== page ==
Topic of article: Entertainment
Author: Dan Wootton (Associate Editor)
Headline: Purple reign is over
Aim of article: The article is informing its readers about the death of music icon Prince on the same day that the Queen celebrated her 90th birthday
Agenda of article: Prince is a renowned singer, songwriter, record producer and actor. His death is a tragedy to many across the world and especially his fans. It is a shock for those in the U.K. as his death comes on the day of the Queen’s 90th birthday. This is further emphasised and symbolised by the background colour of the front page being purple, the colour of royalty and the “generation-defining” hit Purple Rain being used in the headline “Purple reign is over”.
Bias of article: The Sun appears to be factually reporting the death of Prince but do not mention who they sourced for their information other than mentioning “Cops said..”. The article is also outlining the circumstances of his death and that he was “found in a lift” and he “had suffered a severe bout of flu”.
Topic of article: Environment
Author: Peter Walker (News Reporter) and Graham Ruddick (Senior Business Reporter)
Headline: Shock over diesel emissions tests
Aim of article: The article is informing its readers about an inquiry into diesel car emission that demonstrated higher nitrogen oxide levels when tested in real conditions than when tested in a laboratory.
Agenda of article: Following the Volkswagen scandal, where the company secretly rigged car emission tests this is rather significant news, that over “50% of all diesel cars on the roads sold from 2010 to 2015” are not in accordance with the limit of emission set by the government. Although The Guardian explicitly and repeatedly state that car companies have not broken any laws as the car models successfully passed tests, it is obvious that the testing of emissions needs to be more stringent and revamped. In light of the Paris Climate Change Agreement at the end of last year, this article demonstrates a setback in reaching the necessary targets.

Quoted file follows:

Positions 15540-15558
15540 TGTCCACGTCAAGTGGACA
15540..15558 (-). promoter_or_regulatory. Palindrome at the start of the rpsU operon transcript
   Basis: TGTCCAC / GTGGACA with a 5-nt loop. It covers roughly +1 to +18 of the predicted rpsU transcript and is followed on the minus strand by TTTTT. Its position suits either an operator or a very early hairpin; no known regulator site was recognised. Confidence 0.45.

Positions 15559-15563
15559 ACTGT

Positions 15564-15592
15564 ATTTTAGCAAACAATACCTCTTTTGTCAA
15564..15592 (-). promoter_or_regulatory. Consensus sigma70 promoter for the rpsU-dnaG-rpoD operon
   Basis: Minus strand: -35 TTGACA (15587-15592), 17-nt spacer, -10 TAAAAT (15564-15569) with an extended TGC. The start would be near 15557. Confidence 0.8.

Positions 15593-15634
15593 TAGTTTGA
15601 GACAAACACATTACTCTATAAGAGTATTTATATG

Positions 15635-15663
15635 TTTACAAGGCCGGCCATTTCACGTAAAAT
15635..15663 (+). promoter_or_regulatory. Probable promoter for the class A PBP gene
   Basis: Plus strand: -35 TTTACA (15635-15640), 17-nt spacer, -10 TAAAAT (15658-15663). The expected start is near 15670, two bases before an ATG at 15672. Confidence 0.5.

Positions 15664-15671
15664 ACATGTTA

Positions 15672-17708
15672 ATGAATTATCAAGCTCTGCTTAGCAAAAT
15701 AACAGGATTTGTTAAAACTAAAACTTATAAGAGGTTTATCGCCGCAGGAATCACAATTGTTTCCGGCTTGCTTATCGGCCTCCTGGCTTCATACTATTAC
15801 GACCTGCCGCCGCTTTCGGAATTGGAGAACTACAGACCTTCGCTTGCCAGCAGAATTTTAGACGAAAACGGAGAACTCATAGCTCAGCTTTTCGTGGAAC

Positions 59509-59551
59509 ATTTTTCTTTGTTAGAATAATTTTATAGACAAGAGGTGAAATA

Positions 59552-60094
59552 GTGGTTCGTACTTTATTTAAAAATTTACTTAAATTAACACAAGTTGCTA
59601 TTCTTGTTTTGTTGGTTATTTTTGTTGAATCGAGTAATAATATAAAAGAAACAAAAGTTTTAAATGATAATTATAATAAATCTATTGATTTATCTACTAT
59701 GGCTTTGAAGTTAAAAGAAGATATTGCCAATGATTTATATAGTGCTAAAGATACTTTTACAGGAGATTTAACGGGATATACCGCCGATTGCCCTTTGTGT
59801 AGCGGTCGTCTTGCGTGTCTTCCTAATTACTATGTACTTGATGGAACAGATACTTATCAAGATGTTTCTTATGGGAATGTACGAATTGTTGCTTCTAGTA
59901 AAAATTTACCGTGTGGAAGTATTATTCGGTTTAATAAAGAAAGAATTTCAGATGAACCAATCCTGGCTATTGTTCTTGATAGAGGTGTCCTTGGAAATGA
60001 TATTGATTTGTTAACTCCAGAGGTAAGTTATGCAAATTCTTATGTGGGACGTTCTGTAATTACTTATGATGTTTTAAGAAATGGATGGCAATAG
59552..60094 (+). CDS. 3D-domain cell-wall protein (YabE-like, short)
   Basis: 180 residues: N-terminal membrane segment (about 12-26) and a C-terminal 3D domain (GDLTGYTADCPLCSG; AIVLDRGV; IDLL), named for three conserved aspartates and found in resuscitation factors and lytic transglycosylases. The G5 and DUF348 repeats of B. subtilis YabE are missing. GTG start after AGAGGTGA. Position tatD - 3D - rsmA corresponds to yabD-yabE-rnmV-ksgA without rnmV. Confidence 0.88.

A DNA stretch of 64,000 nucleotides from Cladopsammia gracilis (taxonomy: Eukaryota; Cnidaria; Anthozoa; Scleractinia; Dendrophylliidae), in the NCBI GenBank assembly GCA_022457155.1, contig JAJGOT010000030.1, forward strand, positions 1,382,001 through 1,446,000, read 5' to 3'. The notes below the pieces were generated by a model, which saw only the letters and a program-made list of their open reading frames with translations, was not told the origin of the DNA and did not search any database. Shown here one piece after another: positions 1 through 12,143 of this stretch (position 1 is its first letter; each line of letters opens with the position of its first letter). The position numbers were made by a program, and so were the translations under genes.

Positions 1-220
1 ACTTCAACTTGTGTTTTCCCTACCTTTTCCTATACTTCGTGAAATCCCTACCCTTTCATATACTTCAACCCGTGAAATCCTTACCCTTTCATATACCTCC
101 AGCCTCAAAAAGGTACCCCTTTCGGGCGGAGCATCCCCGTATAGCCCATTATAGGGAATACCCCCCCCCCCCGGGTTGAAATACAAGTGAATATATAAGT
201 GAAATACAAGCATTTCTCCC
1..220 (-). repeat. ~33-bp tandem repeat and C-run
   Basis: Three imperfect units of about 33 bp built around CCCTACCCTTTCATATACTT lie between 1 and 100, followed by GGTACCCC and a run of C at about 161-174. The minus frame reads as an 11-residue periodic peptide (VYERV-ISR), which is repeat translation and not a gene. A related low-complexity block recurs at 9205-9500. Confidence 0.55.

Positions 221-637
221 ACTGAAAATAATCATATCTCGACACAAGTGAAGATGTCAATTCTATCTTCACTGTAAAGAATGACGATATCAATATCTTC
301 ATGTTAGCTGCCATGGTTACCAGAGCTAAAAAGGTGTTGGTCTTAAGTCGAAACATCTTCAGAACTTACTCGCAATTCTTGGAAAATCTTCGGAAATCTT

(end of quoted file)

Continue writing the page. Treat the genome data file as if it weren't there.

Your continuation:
Bias of article: This is a well balance article. It outlines explicitly how certain cars surpassed the nitrogen oxide emissions by mentioning who carried out the research and exactly how much emission over the limit was produced by the real-world simulations. Representatives of the Department for Transport are also mentioned in the article. Furthermore, the views of officials from car companies were also sought in which they say that “comparisons directly between models was unfair as they were all tested on different days, with varying temperatures and road conditions.
Topic of article: Royal family
Author: Unknown as no article on front page
Headline: Birthday smile that says she’s loving every minute!
Aim of article: No article on the front page. An image of the Queen smiling is displayed.
Agenda of article: The title and image are depicting a smiling queen and it appears to evoke a joyous and happy emotions. The Daily Mail is celebrating the U.K.’s symbolic monarchy with the joyful Queen on its front page
Bias of article: Although there is no article, it is difficult to gauge if the Queen did truly enjoy every minute of her 90th birthday.
Topic of article: Politics
Author: Francis Elliott (Political Editor)
Headline: Don’t turn away from EU, Obama tells Britain
Aim of article: The article is informing its readers about Obama’s intervention in the EU referendum and the reaction of those in the Brexit campaign.
Agenda of article: The overall tone of the article appears to be very critical of President Obama and the methods employed by those wanting to remain in the EU. The remain campaign has already involved numerous foreign leaders and this article appears to be portraying that this involvement is not welcome. It does this by over representing the views of the Brexit campaign. The critical reporting of the involvement of world leaders could potentially alienate the public from the government’s stance on remaining in the EU.
Bias of article: It is clear that the article is providing a bigger platform for the views of Iain Duncan Smith and Jacob Rees-Mogg on Obama’s involvement. Although there are quotes from David Cameron, they are not representing a balanced views of Obama’s intervention. Even Gordon Brown’s statement is critical of the remain campaign.
Front page images from: http://en.kiosko.net/uk/
Reviewed by: Bruno Gnaneswaran